Field of Science

Booklice: The Cutest of Pests

Humans have a tendency to think of 'nature' and the 'environment' as something distinct from our own society. Environments unmodified by humans are seen as 'natural' whereas structures created by human activity, such as buildings, are not 'natural' and thought to be somehow outside the 'environment'. As such, people often react strongly to the idea of things associated with the 'environment', such as non-human wildlife, encroaching on their homes. But of course, human houses are as much an environment of their own as any other of the world's habitats, and many animals find them to be places where they can thrive. Among the animals that most regularly share our houses with us are booklice of the genus Liposcelis.

Liposcelis bostrychophila, copyright Andreas Eichler.

Representatives of Liposcelis can be found almost anywhere in the world except in the coldest of regions. About 130 species have been described in the genus to date (Yoshizawa & Lienhard 2010) with doubtless more yet to be discovered (by comparison, Broadhead's review of the genus in 1950 recognised only 22 species, with a six-fold increase since then). The family Liposcelididae, to which Liposcelis belongs, differ from other free-living members of the Psocodea (or 'Psocoptera') in their flattened body form, as well as being smaller than most other examples (Liposcelis grow little more than a millimetre in length). In the flattened habitus, they resemble the parasitic true lice of the Phthiraptera, and recent studies have agreed that the liposcelidids represent the closest relatives of true lice (Yoshizawa & Lienhard 2010). Liposcelis species are readily distinguished from other liposcelidids by the shape of the hind legs: an obtuse tubercle on the outer margin of the hind femur gives it a distinctly broad appearance* (indeed, the genus name Liposcelis translates into English as 'fat thigh'). Liposcelis are also distinctive in being invariably wingless; other liposcelidid species typically come in both winged and wingless forms. Though the genus as a whole is easily recognised, distinguishing individual species is often a far more challenging prospect requiring microscopic examination of fine features of the chaetotaxy (arrangement of bristles on the body) and cuticular sculpture. Authors have divided Liposcelis species between a number of diagnostic sections and subgroups based on these and other features but the monophyly or otherwise of these subdivisions is largely unstudied.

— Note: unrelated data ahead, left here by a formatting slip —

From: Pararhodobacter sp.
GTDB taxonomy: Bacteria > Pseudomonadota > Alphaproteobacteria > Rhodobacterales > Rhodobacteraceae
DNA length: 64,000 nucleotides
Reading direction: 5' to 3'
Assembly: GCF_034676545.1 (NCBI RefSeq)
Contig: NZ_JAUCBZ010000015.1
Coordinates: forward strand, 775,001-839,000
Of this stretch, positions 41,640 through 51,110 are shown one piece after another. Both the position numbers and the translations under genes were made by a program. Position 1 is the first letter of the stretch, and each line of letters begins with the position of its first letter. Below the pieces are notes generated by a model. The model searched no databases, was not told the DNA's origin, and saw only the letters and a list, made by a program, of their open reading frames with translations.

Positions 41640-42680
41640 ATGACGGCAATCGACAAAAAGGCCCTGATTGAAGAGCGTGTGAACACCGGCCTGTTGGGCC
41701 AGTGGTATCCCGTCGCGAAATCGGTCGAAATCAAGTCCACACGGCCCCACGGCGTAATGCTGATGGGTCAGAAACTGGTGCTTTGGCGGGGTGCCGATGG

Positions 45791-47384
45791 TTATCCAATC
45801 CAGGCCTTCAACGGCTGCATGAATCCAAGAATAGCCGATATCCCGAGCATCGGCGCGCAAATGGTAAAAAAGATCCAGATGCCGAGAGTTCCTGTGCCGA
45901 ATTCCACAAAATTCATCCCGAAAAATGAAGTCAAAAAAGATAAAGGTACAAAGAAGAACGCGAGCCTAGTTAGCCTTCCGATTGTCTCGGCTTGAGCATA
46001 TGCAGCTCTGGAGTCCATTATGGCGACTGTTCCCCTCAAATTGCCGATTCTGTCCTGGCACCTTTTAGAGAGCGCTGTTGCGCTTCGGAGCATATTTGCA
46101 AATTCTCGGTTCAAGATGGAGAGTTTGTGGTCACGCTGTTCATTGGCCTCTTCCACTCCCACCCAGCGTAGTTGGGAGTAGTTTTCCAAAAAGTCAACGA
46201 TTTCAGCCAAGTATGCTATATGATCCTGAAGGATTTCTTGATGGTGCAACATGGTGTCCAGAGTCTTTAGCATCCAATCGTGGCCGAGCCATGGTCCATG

*This feature is also shared with a cave-dwelling species from Ascension Island currently placed in its own genus, Troglotroctes ashmoleorum, but it seems more than likely that this species is itself a derived offshoot of Liposcelis.